Join ACFW |  Forgot Password |  Login: 

Defining

By Christine Sunderland

Writing a novel of ideas is not for the faint of heart.

In the writing of my novel-in-progress, Angel Mountain, I find that I have too many stories to tell. The files containing what I don’t use are far fatter than the wee little file containing what I end up using. How does a writer abandon some of the ideas living in her brain?

Next to the challenge of creating tension comes the challenge of choosing. Some of the choosing already happened (see “Discerning”), and I now have backstories for my characters. Thus I am limited to these four biographies, which have some flexibility, but will have less flexibility as the scenes unfold. What areas of their lives, their hearts and souls, their loves and hates, define this plot and theme? What suffering will create tension, will cause pages to turn to reveal what-happens-next? My nature is nonconfrontational; maybe I shouldn’t be writing at all. This is the moment when I want to hide under the bed with my cat, Laddie, a timid tabby.

I stack the fat files: News Clippings, Internet Research, Biographies, Characters, Plot, Subplots, Themes, Issues, Maps, Histories, Settings, Other.

I peep into the thin file: Angel Mountain, Chapter One.

In my last novel, The Fire Trail (eLectio, 2016), I recall how I further defined and refined the plot points. Realizing I didn’t want to turn one of my existing characters into the catalyzing antagonist who would ignite and build tension, I created an antagonist that would raise the suspense and add further mystery. And so, in the first pages, my heroine comes across the scene of a murder on the Fire Trail running through the Berkeley hills. She sees the murderer and he sees her. Her ability to recognize and give witness propels the plot, and the lawlessness of the antagonist further reflects the novel’s theme, society’s collapse.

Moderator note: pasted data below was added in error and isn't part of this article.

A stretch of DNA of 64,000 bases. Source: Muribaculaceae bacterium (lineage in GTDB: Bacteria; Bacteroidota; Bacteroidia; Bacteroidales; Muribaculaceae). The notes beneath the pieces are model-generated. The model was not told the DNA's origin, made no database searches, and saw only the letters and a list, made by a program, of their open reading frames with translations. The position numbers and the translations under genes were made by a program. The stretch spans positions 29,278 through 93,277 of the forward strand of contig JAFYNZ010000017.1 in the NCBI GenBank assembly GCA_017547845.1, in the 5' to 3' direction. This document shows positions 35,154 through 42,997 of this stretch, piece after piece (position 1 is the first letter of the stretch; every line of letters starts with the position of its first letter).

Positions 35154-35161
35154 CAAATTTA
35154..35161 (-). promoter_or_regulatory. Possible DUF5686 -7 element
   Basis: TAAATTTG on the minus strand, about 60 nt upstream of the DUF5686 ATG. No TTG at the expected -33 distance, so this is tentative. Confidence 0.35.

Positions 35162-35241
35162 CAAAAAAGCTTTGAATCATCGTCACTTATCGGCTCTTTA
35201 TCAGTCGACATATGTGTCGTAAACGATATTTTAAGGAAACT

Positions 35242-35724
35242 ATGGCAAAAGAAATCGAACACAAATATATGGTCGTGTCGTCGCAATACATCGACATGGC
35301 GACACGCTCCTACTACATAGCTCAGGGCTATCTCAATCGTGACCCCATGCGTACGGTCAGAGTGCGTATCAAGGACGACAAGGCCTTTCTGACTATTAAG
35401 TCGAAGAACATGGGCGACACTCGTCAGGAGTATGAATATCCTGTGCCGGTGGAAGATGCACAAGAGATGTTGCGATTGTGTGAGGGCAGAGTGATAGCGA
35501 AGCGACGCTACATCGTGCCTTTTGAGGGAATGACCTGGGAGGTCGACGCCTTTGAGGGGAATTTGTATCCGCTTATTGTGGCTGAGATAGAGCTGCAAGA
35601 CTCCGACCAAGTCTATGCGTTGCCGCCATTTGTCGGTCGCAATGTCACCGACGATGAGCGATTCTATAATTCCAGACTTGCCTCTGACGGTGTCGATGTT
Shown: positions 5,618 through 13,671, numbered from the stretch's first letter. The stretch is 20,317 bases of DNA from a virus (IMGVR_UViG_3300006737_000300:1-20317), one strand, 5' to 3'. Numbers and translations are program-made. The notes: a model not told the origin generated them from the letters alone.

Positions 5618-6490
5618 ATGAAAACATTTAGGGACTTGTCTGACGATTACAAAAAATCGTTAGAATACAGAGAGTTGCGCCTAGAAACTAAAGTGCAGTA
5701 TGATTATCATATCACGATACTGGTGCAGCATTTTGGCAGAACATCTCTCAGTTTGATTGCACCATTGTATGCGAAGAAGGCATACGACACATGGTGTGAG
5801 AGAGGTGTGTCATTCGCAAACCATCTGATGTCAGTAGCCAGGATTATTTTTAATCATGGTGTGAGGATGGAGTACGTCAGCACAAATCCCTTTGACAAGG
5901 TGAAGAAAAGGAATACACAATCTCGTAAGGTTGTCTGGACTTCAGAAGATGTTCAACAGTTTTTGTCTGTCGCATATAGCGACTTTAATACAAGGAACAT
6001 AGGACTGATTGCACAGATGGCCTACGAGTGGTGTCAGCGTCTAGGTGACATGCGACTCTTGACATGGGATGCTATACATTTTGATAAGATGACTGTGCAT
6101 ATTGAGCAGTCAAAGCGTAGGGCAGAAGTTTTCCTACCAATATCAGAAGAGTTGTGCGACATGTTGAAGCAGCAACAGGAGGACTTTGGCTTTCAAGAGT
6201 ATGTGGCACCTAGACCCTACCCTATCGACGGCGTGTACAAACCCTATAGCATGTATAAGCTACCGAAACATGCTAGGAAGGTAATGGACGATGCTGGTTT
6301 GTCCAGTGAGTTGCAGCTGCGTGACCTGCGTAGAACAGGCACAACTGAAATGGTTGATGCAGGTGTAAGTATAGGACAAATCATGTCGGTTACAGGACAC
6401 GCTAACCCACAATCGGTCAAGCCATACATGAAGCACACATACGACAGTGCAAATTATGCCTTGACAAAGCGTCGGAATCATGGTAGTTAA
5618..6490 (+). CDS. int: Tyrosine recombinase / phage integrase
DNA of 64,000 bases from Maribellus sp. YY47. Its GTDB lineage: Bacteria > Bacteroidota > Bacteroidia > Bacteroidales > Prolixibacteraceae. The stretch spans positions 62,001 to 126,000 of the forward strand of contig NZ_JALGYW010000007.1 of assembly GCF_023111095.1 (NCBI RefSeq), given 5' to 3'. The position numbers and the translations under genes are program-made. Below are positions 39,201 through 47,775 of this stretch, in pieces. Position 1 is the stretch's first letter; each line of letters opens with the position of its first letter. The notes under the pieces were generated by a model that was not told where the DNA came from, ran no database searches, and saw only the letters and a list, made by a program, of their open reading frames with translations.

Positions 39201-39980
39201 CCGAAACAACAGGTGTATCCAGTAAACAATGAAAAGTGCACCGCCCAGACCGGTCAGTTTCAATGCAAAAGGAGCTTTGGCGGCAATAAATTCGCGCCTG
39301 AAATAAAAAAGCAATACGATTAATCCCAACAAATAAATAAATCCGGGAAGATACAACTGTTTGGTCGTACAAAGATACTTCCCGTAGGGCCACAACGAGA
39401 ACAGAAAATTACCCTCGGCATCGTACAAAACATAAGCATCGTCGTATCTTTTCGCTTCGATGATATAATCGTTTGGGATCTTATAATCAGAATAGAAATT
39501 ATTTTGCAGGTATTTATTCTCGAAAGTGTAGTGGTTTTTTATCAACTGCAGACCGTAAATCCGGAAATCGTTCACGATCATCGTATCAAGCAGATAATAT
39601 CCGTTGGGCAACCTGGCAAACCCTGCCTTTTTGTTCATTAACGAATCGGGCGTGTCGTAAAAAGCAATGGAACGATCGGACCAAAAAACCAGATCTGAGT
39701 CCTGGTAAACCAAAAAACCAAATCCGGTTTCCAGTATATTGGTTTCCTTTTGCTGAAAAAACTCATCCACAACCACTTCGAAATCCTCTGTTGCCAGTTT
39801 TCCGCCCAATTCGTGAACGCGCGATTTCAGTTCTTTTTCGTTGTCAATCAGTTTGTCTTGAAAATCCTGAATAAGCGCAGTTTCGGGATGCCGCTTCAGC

In Angel Mountain, my antagonist might be someone from the media world. Perhaps he sees opposing views as hate speech. He desires thought-police to ensure safe spaces. In the name of equality, he demands that we think and speak alike. He hates freedom and longs to impose uniformity through tyranny. He sees himself as noble, but as a pseudo-intellectual and postmodernist he embraces Marxism, the philosophy that produced the graveyards of Communism, killing over one hundred million. He is a poor student of history and believes the lie that enforced sameness produces peace.

My antagonist sees himself as good and desiring good. He understands we are in a war of ideas and he believes if he shuts down uncomfortable or challenging ones, the war will cease. He turns a blind eye to violence in the name of his own creed.

My antagonist supports Antifa and other anarchic protests on university campuses, calling those who desire free speech Fascists, when historically it was the Fascists who embraced his own views. As an atheist, he seeks to remove theists from public squares, especially on universities. He sees (truly) that education – grade school through college – is the cradle of the future, and would impose his vision in the classroom first. As an idealist, he crusades, burning books that contradict or question those ideals. He is today’s zealot, willing to kill and be killed for his cause.

And so I brainstorm with myself and with you, dear reader, if you are still here, as I seek to define this antagonism that propels my plot.

Defining the threat, and those who embody the threat, is crucial both to life and to fiction. Such defining, such freedom, is not for the faint of heart. Opposing ideas, respectfully engaged, must be encouraged in a free society. So too, novelists must be free to engage in the debate, to espouse counter-cultural ideas. Publishers and other media are responsible for supporting such debate, so that the Christian novelist is unafraid to enter the public square.

How the antagonist argued my novel of ideas, by award-winning @Chrisunderland #ACFWBlogs #amwriting Click To Tweet


Christine Sunderland has authored six award-winning novels: Pilgrimage, set in Italy, Offerings, set in France, Inheritance, set in England, Hana-lani, set in Hawaii, The Magdalene Mystery, set in Rome and Provence (all Oaktara), and The Fire Trail (eLectio), set at UC Berkeley. She serves as Managing Editor for the American Church Union (www.AmericanChurchUnion.com). Visit Christine at www.ChristineSunderland.com (website and blog).

 

Share
This entry was posted in Advice, Authors and writing, writing and tagged , . Bookmark the permalink.

Comments are closed.